The first telegraphic connection was opened in September 1859.

The following are the messages which have been interchanged by the Governors of the colonies on the opening of the line :—
Sir Henry Young to Sir Henry Barkly.
Government House. September, 1859.
Sir Henry Young uses the telegraph across Bass’s Straits, for the first time, in order to convoy thanks to Sir Henry Barkly and his government for their liberal aid to this important work, and cordially hopes that it may, lead to many other reciprocal benefits.
Sir Henry Barkly to Sir Henry Young. Melbourne, September 29. Sir Henry Barkly hastens, on coming into Melbourne this morning, to acknowledge the receipt of the first telegraphic message from Hobart Town, and congratulates Sir Henry Young on the more intimate and speedy communication established between Tasmania and the other Australian colonies by the submarine cable now successfully laid across Bass’s Straits. In carrying out this important undertaking, it has given the Government and people of Victoria the greatest pleasure to co-operate with their Tasmanian neighbors, with whom they over desire to live in harmony and the interchange of reciprocal advantages, Henry Barkly.

Examiner, 1 October 1859

But it was beset by problems and did not last long.

Hobart Town Daily Mercury, 12 December 1859

Telegraphic communication between this Colony and Victoria, New South Wale«, and South Australia, is still interrupted, although it is not improbable that it may be re-established during the day. The shore end at Victoria Cove, King’s Island, which has sustained so much damage through its having been laid amongst rocks and kelp of the existence of which no record was made by those employed to survey the bed of the ocean between Cape Otway und King’s Island, has been under-run A piece of spare cable has also been placed on in Hen of the injured portion ; and it has been carried some two miles further round and landed on a fine sandy bottom. The land line will also have to be extended to the new landing place in order to meet the cable. As soon as it was found that the cable had been injured not a moment was lost in having it removed. The contractors, fortunately, had ordered more than was necessary for the completion of their contract or it is probable that the line would have had to remain silent until additional cable could be procured from England. It is of no use lamenting now over the causes which have led to this interruption in our communication with the other Colonies. The survey was made under the auspices of the Victorian government ; and upon that Colony, therefore the expenses consequent upon the inaccuracy of that survey will fall. The contractors were bound to lay down the cable according to that survey. Had they deviated from it their contract would have been void. It certainly does seem almost incredible that a landing place should have been selected which necessitated the Cable lying amongst rocks that could not fail to destroy it almost immediately, and stranger still that these rocks should have been described by those who made the survey as a fine sandy bottom gradually shelving to the shore. Such, however, was the case, and hence the sad injury to this beautiful Cable and the provoking delay in the establishment of Telegraphic communication.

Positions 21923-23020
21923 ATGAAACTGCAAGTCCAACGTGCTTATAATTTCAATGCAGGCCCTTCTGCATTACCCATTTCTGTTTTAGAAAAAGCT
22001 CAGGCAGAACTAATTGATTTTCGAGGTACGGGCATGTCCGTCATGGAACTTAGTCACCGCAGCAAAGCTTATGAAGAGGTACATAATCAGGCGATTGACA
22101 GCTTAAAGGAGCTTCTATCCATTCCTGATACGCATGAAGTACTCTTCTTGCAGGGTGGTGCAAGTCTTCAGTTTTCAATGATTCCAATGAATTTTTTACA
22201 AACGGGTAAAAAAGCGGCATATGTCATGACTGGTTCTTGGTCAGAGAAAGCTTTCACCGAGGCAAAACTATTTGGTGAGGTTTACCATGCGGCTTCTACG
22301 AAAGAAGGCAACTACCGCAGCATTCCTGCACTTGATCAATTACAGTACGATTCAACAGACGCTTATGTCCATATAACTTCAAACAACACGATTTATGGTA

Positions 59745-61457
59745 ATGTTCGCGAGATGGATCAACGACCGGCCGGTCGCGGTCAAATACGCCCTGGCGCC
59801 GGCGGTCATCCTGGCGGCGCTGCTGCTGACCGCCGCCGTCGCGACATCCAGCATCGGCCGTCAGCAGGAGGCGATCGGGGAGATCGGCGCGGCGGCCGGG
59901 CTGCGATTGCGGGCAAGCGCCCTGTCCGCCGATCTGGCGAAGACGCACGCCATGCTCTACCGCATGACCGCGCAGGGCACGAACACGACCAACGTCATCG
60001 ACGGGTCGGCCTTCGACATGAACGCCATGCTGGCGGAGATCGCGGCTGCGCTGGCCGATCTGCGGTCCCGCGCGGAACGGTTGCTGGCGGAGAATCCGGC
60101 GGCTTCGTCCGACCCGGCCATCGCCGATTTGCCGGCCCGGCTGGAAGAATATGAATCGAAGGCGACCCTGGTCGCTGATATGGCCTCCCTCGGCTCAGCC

A few years ago we had telegraphic communication with the sister colonies, a station having been fixed here, and from Circular Head by submarine line to George Town, but in consequence of the imperfect nature of the route selected via King’s Inland, and its rocky neighbourhood, we were deprived by the breakage of the cable of all benefit arising from the receipt of rapid intelligence across the Straits.
Mercury, 1 May 1869

Then in May 1869 the connection was again made and this one continued.

Telegraphic communication between Low Heads and Cape Schanck was opened on Sunday last, the Bass’ Straits Cable being laid by the agents of the Telegraph Construction and Maintenance Company. The first message transmitted through the cable was addressed by the Governor of Tasmania to the Governor of Victoria, which we published yesterday with the reply from Toorak. The hon. J. M. Wilson, M.L.C., Mayor of Hobart Town, then despatched an identical message of congratulation to the Mayor, of Melbourne, Sydney, Adelaide and Brisbane, to which replies were received in due course yesterday.

The following are the congratulatory messages exchanged on this occasion between the Mayor of this City and those of the chief cities of the. Continental Colonies.-—
Town Hall, Hobart Town, 1st May, 1869.
To the Right Worshipful the Mayor of Melbourne,
The Mayor of Hobart Town offers his congratulations to the Mayor of Melbourne on the resumption of Telegraphic Communication between the capitals of the Australian Continent and of Tasmania by the laying of the Bass’ Straits Cable, and trusts that this auspicious event may prove the means of promoting a closer and more extended social and commercial intercourse between the inhabitants of the whole group of colonies to the common advantage of all. . . JAMES MILNE WILSON, Mayor.

2nd May, 1869.
To the Right Worshipful the Mayor of Hobart Town
The Mayor of Melbourne on behalf of the citizens heartily reciprocates the congratulations and good wishes of the Mayor of Hobart Town on the successful completion of the laying of the Bass’s Straits Cable, and trusts that his wishes for the closer and more extended commercial and social relationship may be fully and completely realised. THOMAS MOUBRAY, Mayor of Melbourne. 3rd May, 1869.

Tasmanian Times, 4 May 1869

(Image cut down from Map Showing Telegraph Lines. at LOC

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